So he went – they found the horses by the big mimosa clump –
They raced away towards the mountain’s brow,
And the old man gave his orders, “Boys, go at them from the jump,
No use to try for fancy riding now.
And, Clancy, you must wheel them, try and wheel them to the right.
Ride boldly, lad, and never fear the spills,
For never yet was rider that could keep the mob in sight,
If once they gain the shelter of those hills.”
So Clancy rode to wheel them – he was racing on the wing
Where the best and boldest riders take their place,
And he raced his stockhorse past them, and he made the ranges ring
With stockwhip, as he met them face to face.
Then they halted for a moment, while he swung the dreaded lash,
But they saw their well-loved mountain full in view,
And they charged beneath the stockwhip with a sharp and sudden dash,
And off into the mountain scrub they flew.
Then fast the horsemen followed, where the gorges deep and black
Resounded to the thunder of their tread,
And the stockwhips woke the echoes, and they fiercely answered back
From cliffs and crags that beetled overhead.
And upward, ever upward, the wild horses held their sway,
Were mountain ash and kurrajong grew wide;
And the old man muttered fiercely, “We may bid the mob good day,
No man can hold them down the other side.”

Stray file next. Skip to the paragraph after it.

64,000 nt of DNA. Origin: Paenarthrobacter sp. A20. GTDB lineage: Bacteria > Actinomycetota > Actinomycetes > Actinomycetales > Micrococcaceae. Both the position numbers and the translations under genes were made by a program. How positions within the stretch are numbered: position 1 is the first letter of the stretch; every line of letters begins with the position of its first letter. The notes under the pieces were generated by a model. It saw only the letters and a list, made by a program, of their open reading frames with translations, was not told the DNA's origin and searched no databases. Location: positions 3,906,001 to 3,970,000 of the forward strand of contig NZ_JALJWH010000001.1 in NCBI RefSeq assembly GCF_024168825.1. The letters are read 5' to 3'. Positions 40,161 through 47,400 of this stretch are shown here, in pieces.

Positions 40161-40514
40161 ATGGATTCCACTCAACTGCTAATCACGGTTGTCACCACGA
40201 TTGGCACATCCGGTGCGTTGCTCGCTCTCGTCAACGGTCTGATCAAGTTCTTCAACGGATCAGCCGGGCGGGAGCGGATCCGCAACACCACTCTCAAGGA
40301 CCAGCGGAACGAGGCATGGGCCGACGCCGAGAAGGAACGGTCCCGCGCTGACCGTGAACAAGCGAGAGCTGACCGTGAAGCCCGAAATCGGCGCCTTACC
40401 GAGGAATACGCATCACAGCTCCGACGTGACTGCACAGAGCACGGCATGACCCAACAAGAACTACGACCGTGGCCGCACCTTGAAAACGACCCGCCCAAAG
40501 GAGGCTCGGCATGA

When they reached the mountain’s summit, even Clancy took a pull,
It well might make the boldest hold their breath,
The wild hop scrub grew thickly, and the hidden ground was full
Of wombat holes, and any slip was death.
But the man from Snowy River let the pony have his head,
And he swung his stockwhip round and gave a cheer,
And he raced him down the mountain like a torrent down its bed,
While the others stood and watched in very fear.
He sent the flint stones flying, but the pony kept his feet,
He cleared the fallen timbers in his stride,
And the man from Snowy River never shifted in his seat –
It was grand to see that mountain horseman ride.
Through the stringybarks and saplings, on the rough and broken ground,
Down the hillside at a racing pace he went;
And he never drew the bridle till he landed safe and sound,
At the bottom of that terrible descent.
He was right among the horses as they climbed the further hill
And the watchers on the mountain standing mute,
Saw him ply the stockwhip fiercely, he was right among them still,
As he raced across the clearing in pursuit.
Then they lost him for a moment, where two mountain gullies met
In the ranges, but a final glimpse reveals
On a dim and distant hillside the wild horses racing yet,
With the man from Snowy River at their heels.
And he ran them single-handed till their sides were white with foam.
He followed like a bloodhound in their track,
Till they halted cowed and beaten, then he turned their heads for home,
And alone and unassisted brought them back.
But his hardy mountain pony he could scarcely raise a trot,
He was blood from hip to shoulder from the spur;
But his pluck was still undaunted, and his courage fiery hot,
For never yet was mountain horse a cur.
And down by Kosciusko, where the pine-clad ridges raise
Their torn and rugged battlements on high,
Where the air is clear as crystal, and the white stars fairly blaze
At midnight in the cold and frosty sky,
And where around The Overflow the reed beds sweep and sway
To the breezes, and the rolling plains are wide,
The man from Snowy River is a household word today,
And the stockmen tell the story of his ride.